Home About Services Clients Case studies News Contact This Summer’s Best Beach Reads – The Radleys

The original TV Book Club is back, boasting a short list of authors who include a major motion picture writer and producer, Sweden’s top selling writer and a Pulitzer Prize winner.

The eight selected titles in this Summer’s series will be reviewed on a weekly basis as part of the TV Book Club’s Summer Read strand, which recommends books perfect for holiday getaways. New to this run are exclusive profile interviews with of some the world’s biggest authors including Philip Pullman, Ken Follett, Jackie Collins, Joanne Harris, Jilly Cooper and Jacqueline Wilson.

This week’s title is The Radleys by Matt Haig airing on Sunday 7 August 2011

About the Book

The Hidden Child is a deeply satisfying, complex psychological thriller that takes place in contemporary Sweden but with a nail-biting back-story set during the Second World War. At its root is a terrible tragedy stemming from the darkest days of the Second World War, but the scourge of modern fascism, dysfunctional families, small-town hypocrisy, and psychological abuse all play their part in the unfolding drama. Camilla Lackberg’s extraordinary skill lies in producing a riveting, chilling, dramatic and very moving crime novel which has, at its core, genuine warmth and humour.

Crime writer Erica Falck is shocked to discover a Nazi medal among her late mother’s possessions. Haunted by a childhood of neglect, she resolves to dig deep into her family’s past and finally uncover the reasons why.

Her enquiries lead her to the home of a retired history teacher. He was among her mother’s circle of friends during the Second World War but her questions are met with bizarre and evasive answers. Two days later he meets a violent death. Detective Patrik Hedström, Erica’s husband, is on paternity leave but soon becomes embroiled in the murder investigation. Who would kill so ruthlessly to bury secrets so old?

Reluctantly Erica must read her mother’s wartime diaries. But within the pages is a painfulrevelation about Erica’s past. Could what little knowledge she has be enough to endanger her husband and newborn baby? The dark past is coming to light, and no one will escape the truth of how they came to be…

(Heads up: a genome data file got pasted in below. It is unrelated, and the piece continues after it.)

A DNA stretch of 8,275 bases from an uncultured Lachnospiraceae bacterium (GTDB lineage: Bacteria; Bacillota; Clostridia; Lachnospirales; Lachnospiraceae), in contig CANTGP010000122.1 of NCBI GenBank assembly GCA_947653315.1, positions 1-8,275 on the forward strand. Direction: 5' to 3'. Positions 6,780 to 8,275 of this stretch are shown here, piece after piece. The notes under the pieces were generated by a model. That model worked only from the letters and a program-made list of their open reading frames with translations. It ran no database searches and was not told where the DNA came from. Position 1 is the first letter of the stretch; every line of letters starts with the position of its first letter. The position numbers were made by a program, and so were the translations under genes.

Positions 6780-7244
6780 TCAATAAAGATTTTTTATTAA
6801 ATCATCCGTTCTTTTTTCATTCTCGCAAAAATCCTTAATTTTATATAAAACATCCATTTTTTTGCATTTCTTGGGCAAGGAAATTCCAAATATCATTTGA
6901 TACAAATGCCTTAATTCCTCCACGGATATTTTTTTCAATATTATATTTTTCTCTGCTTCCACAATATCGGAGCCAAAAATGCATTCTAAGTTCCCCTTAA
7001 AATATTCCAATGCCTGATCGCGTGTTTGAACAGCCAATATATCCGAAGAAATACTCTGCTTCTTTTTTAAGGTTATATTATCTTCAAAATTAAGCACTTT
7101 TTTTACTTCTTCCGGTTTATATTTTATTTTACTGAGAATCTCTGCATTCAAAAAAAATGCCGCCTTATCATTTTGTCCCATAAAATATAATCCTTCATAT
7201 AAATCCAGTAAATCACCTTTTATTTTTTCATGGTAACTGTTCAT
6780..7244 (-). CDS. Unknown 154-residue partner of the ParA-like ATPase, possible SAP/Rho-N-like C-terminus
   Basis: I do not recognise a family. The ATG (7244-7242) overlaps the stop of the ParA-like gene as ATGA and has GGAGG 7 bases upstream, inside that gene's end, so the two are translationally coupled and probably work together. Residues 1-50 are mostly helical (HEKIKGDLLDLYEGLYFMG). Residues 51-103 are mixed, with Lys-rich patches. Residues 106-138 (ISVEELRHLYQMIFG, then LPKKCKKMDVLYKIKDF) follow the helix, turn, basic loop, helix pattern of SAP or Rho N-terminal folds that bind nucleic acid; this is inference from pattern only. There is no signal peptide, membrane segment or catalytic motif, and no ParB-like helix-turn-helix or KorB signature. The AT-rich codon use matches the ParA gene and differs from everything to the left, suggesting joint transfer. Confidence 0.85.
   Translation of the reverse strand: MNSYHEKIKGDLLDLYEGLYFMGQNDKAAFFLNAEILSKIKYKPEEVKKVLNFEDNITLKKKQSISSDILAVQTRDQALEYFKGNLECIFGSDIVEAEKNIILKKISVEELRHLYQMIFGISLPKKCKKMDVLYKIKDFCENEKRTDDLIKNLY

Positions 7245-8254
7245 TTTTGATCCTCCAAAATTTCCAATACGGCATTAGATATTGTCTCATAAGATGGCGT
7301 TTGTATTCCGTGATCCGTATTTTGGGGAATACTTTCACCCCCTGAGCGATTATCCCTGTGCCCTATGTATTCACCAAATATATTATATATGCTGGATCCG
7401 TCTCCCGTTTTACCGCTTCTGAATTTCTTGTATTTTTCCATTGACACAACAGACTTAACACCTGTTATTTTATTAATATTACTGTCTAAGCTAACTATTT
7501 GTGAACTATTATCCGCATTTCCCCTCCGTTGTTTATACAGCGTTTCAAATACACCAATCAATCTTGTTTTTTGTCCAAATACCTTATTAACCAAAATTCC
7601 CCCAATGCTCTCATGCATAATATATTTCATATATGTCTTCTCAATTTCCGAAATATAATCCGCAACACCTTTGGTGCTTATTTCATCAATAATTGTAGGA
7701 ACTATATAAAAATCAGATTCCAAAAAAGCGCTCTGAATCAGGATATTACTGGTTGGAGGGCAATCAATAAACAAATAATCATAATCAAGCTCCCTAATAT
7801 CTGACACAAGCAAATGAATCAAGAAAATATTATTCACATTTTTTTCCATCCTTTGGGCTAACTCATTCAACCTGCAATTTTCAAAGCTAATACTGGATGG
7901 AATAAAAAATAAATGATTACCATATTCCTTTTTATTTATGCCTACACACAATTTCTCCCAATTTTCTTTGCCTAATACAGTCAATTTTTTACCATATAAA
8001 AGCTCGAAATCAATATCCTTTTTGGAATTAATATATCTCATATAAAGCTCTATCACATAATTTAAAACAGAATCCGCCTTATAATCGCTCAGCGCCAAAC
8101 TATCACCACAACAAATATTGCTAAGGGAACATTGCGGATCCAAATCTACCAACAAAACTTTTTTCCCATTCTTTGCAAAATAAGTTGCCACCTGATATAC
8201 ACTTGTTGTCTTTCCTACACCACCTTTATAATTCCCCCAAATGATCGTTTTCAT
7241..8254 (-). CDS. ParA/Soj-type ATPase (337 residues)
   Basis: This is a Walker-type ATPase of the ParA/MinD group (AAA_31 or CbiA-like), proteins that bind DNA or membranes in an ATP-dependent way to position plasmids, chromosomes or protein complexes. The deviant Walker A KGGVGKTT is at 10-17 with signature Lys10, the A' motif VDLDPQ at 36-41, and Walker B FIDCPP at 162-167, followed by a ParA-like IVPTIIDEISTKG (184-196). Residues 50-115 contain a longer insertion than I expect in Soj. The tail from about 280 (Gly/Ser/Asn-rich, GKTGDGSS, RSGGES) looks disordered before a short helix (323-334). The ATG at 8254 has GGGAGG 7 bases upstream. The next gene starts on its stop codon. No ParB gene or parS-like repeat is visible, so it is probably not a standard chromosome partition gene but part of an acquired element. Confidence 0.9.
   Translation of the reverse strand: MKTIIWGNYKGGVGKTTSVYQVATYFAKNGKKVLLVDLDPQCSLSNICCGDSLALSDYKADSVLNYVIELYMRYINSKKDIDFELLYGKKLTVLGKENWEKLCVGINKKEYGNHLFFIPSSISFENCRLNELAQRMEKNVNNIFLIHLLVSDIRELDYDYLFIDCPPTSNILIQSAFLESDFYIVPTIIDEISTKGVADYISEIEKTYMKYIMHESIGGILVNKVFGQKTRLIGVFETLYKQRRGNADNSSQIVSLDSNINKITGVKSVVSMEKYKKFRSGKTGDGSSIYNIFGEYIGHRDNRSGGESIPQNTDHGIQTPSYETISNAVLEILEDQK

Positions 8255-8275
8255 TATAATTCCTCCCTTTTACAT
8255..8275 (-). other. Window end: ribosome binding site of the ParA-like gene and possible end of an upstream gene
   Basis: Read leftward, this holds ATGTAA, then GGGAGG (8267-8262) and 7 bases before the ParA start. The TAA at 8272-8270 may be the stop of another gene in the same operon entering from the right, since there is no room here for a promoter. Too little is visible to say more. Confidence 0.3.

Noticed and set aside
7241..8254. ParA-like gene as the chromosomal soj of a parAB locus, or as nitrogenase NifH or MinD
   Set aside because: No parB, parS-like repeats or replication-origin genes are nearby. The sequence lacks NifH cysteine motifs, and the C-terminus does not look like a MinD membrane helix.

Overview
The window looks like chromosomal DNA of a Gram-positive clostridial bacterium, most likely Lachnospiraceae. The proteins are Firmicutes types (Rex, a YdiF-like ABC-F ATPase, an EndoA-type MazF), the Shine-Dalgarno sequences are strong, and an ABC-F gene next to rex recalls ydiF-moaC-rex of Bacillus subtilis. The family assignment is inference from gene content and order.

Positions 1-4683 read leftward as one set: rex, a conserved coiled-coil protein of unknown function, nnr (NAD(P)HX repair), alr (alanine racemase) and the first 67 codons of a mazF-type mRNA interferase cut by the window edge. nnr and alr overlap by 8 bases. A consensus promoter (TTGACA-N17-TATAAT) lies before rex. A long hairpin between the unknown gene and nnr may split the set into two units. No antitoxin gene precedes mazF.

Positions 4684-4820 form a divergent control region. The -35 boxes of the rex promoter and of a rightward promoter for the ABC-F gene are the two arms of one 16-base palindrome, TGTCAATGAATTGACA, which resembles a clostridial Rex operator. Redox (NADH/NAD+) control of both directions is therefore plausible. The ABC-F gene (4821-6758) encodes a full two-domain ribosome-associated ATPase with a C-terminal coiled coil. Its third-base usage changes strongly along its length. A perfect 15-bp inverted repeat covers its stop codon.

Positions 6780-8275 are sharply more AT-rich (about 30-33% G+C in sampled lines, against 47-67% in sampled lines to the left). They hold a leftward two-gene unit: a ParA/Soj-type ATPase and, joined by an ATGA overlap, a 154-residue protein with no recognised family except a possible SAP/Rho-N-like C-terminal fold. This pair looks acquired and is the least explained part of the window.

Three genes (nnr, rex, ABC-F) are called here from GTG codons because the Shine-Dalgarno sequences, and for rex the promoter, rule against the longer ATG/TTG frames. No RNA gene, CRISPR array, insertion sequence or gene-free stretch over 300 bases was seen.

You can also catch last week’s title on repeat, The Hidden Child by Camilla Läckberg airing on Saturday 6 August

About the Book

Midday, 13th May, 1784: An earthquake in Peru tears up the white streets of Arequipa. As the dust settles, a young girl with fanaticism already branded on her face arrives at the devastated convent of Santa Catalina. At the same moment, oceans away in Venice, the infant Minguillo Fasan tears his way out of his mother’s womb. The great Palazzo Espagnol, built on Peruvian silver and New World drugs, has an heir.

Twelve years later, Venice is in Napoleon’s sights and Minguillo, who has already contrived to lose one sibling, is listening to the birth-cries of his new sister Marcella, a delicate, soft-skinned threat to his inheritance. Meanwhile, at Santa Catalina, the scarred young girl has become Sor Loreta, whose craving for sainthood is taking a decidedly sinister turn. Minguillo’s livid jealousy will condemn his sister to a series of fates as a cripple, a madwoman and a nun.

But Marcella Fasan is not quite the soft target Minguillo imagines. Aided by a loyal servant, an irascible portrait-painter, a young doctor obsessed with skin, a warhorse of a Scottish merchant and a cigar-smoking pornographer nun, Marcella pits her sense of humour, her clever pencil and her fierce heart against Minguillo’s pitiless machinations. Her journey takes her from Napoleon’s shamed Venice to the last picaresque days of colonial Peru – where the fanatical Sor Loreta has plans of her own for the young girl from Venice. Bewitching, daring, darkly humorous and alive with historical detail, The Book of Human Skin is a breathtaking story of unmitigated villainy, Holy Anorexia, quack medicine, murder, love and a very unusual form of bibliomania.

To find out more visit www.tvbookclub.co.uk

_Comment on this post

You must be logged in to post a comment.